but especially her dear husband who predeceased 
her in death in 1969. She never ceased to mourn 
her great loss of him, but her love for her family 
seemed to soothe her aching heart. She was always 
so glad when another baby was born into her family. 
She loved the Lord and the Church so much, and all 
her many friends who were precious to her. 

Sister Martin was in poor health for several of her 
final years. She became unable to stay by herself, so 
her precious children took her to stay with them. She 
would stay with one for a while, and then stay with 
another one of them. They were good to her. It 
pleased the Lord to bless her to be with Sister Ruth 
Taylor at the time of her death. The Lord called for 
her, and she obeyed in the night of October 14, 

Sister Martin's funeral service was held at Banister 

Page 16 


Springs Church on October 16, 1993, by her pastor, 
Elder Melvin Shelton, and Elder HP. Somers, whom 
she loved so much. Her body was taken to the 
Gretna Burial Park, and was laid to rest beside her 
precious husband. 

We, at Banister Springs Church, commend the 
children, the in-laws, grandchildren, and all who as- 
sisted Sister Martin throughout her journey here in 
this world. May the Lord's grace and mercy be with 
each of you, so that when that sweet day of the Lord 
appears, we shall be all gathered together with Sister 
Martin to meet the Lord, even be with Him, made like 
unto Him, and be satisfied forever. 

Written by one that she loved, and one who loved 
her, as a "Mother-in-lsrael," her pastor, I hope. 

Melvin R. Shelton 


By request of Cypress Creek Primitive Baptist 
Church, Onslow County, N.C., I will attempt to write 
the obituary of Sister Emma Swinson, who was born 
October 15, 1907, and departed this life May 7, 
1990. Her husband, Mr. Leslie Swinson, died in 

Sister Swinson was received into the fellowship of 
Cypress Creek Primitive Baptist Church, Duplin 
County, N.C., on November 14, 1937, and was bap- 
tized by the late Elder R.P. Batchelor. In the year of 
1970, she became one of the charter members of 
the Cypress Creek Primitive Baptist Church, Onslow 
County, N.C., whose pastor was Elder Horace Bryan. 
Swister Swinson was truly a kind, humble, precious 

On my first day of serving the church as pastor, I 
took special notice of this little sister in Christ. This 
was Saturday before the second Sunday in 
November, 1982. 1 believe I saw that same little jewel 
as spoken of in Ezekiel, 16th Chapter, 12th verse,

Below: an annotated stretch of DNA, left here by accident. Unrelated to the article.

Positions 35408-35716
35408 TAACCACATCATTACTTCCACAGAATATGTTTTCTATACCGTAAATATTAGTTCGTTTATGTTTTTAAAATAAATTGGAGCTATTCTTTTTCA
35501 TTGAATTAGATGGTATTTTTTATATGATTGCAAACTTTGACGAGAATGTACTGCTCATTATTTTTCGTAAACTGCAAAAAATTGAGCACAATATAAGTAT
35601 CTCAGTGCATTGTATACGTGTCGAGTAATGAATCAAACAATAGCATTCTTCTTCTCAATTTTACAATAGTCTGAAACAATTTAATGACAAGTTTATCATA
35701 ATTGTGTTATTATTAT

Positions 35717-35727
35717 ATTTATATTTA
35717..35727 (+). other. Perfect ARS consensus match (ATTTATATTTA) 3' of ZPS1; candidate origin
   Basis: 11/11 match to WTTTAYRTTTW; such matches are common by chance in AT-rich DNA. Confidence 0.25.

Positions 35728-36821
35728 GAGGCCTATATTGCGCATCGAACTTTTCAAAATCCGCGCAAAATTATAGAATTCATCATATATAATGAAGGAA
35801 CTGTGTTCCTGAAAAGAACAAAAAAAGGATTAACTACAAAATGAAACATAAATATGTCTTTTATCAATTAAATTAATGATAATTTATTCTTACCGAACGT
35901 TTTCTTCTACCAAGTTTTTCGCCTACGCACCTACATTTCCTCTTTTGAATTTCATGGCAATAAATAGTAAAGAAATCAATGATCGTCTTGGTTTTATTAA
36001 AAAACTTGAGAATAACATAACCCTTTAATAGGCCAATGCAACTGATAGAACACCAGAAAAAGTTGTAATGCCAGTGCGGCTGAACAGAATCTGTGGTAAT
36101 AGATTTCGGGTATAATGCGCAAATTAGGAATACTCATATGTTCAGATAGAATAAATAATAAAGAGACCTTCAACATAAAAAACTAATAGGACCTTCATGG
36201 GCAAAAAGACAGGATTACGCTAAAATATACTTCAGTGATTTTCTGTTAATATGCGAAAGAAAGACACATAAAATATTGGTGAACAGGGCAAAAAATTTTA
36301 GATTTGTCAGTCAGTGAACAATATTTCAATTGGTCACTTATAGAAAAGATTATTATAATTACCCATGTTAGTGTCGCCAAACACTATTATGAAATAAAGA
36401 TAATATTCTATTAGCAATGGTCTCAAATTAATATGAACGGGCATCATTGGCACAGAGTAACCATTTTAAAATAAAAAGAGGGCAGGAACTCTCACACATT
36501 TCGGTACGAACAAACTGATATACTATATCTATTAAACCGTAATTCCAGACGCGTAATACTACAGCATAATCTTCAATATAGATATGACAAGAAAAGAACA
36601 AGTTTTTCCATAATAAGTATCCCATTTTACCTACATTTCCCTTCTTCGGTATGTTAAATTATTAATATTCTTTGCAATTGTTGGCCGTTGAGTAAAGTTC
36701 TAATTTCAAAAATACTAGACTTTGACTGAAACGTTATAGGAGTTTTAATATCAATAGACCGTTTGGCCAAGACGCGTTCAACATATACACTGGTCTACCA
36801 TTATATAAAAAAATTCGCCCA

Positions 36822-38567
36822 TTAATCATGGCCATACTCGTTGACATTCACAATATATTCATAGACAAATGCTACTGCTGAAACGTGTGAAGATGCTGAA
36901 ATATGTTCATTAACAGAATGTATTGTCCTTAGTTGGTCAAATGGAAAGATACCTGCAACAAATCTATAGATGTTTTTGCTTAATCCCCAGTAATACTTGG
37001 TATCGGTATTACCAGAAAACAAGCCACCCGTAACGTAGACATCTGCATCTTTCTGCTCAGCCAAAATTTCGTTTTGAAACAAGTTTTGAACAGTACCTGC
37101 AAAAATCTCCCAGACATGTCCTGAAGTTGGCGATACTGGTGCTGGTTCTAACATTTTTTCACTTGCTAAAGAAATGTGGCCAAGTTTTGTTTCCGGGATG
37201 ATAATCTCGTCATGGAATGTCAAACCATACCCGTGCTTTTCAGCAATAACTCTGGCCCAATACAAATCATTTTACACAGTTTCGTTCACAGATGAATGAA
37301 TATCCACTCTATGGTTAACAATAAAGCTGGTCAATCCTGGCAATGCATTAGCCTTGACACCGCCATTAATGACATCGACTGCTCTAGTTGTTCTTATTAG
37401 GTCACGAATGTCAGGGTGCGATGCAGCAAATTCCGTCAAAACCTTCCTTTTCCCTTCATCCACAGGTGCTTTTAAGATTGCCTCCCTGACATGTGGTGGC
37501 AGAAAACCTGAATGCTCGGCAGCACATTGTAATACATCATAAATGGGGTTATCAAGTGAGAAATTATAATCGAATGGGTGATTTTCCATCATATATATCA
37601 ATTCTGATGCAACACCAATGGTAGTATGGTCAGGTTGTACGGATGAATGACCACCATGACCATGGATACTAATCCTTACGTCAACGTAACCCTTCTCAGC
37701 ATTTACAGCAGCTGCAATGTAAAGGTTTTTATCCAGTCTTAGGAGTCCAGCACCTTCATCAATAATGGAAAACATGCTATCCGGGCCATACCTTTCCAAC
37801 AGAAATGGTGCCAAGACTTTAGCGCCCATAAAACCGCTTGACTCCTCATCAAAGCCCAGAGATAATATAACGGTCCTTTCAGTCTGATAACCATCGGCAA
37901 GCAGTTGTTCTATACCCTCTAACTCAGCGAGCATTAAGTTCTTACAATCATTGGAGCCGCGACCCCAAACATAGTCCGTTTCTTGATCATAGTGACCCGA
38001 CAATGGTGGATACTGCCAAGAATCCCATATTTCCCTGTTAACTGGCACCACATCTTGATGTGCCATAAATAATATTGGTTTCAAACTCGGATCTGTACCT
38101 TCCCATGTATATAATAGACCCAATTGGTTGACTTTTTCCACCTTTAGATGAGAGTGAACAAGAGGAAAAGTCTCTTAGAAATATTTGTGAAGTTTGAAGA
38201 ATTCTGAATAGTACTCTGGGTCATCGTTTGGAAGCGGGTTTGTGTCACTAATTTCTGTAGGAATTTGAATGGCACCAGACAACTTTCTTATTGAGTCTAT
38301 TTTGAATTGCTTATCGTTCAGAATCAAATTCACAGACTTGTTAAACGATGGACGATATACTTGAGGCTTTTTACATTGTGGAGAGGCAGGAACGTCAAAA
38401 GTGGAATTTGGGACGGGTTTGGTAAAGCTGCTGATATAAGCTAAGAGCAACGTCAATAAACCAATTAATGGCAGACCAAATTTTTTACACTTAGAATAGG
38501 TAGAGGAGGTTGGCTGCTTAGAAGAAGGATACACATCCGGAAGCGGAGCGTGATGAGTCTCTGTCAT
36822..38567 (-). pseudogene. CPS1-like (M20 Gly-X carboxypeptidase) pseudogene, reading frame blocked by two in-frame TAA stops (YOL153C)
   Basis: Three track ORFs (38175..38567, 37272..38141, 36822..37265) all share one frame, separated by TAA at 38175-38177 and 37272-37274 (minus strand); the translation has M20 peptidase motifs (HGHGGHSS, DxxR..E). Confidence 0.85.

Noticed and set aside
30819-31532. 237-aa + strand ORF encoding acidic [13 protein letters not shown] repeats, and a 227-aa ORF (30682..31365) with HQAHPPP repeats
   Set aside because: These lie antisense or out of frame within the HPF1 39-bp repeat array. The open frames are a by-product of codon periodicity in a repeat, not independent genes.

that was placed in the forehead of that little girl child 
that was cast out in the day she was born. We believe 
this little girl is symbolic of the church, the Bride, that 
Christ died to redeem. This little gift was placed in the 
forehead where the subject of His grace could not 
see it, but brethren of like precious faith can most al- 
ways detect this special gift. We also believe that 
Sister Emma was girded about with fine linen and 
covered with silk, which we believe to represent the 
Grace of God. (See verse 10 of this same chapter.) 

Sister Swinson's life was clean, and her walk was 
orderly. "The steps of a good man are ordered of the 
Lord." Psalms 37:23. Several times, we took her 
home from church meetings. She lived alone in a 
neat, little house, always well kept, both inside and 
outside. A well groomed lawn, a clean little garden, 
well tilled, with flowers in her yard, and some chick- 
ens in the lot were always observed, as we came by. 
We feel that she desired nothing more than just a 
plain, simple life, enjoying the sweet fellowship with 
her church and friends, and, most of all, sweet fel- 
lowship with God. 

During the last few years of her life, she spent in 
declining health. While in the hospital for several 
days, some of the sisters, namely, Sister Sarah 

Williams and Sister Inez Humphrey, would try to visit 
her daily, and would hand feed her, hoping to en- 
courage her to eat, so as to gain her natural strength. 
But, when God's appointed time came to call her 
home, nothing could stay the Hand of God. We be- 
lieve there is a time appointed when the soul must 
be separated from the body. We believe that Sister 
Swinson's Christ-like spirit took its flight back to the 
Father who gave it, and when Jesus comes back to 
call for the sleeping dust of His little ones, who were 
chosen in Him before the foundation of the world, 
she will be included in that blessed number that the 
Bible speaks of as "a certain number." 

Her funeral rites was held at the family cemetery, 
and a graveside service was conducted by this un- 
worthy writer. 

Approved by Cypress Creek Primitive Baptist 
Church, Onslow County, N.C., while in regular con- 
ference, the 13th day of November, 1993. It was re- 
quested to send one copy to Zion's Landmark, 
and one copy to The Signs Of The Times for 
publication, and one copy to be recorded in the 
church book. 

J.C. Carroll (Writer) 
Elder J.C. Carroll, Moderator 
Minnie Jones, Church Clerk 



Our next session of the Mill Branch Union will go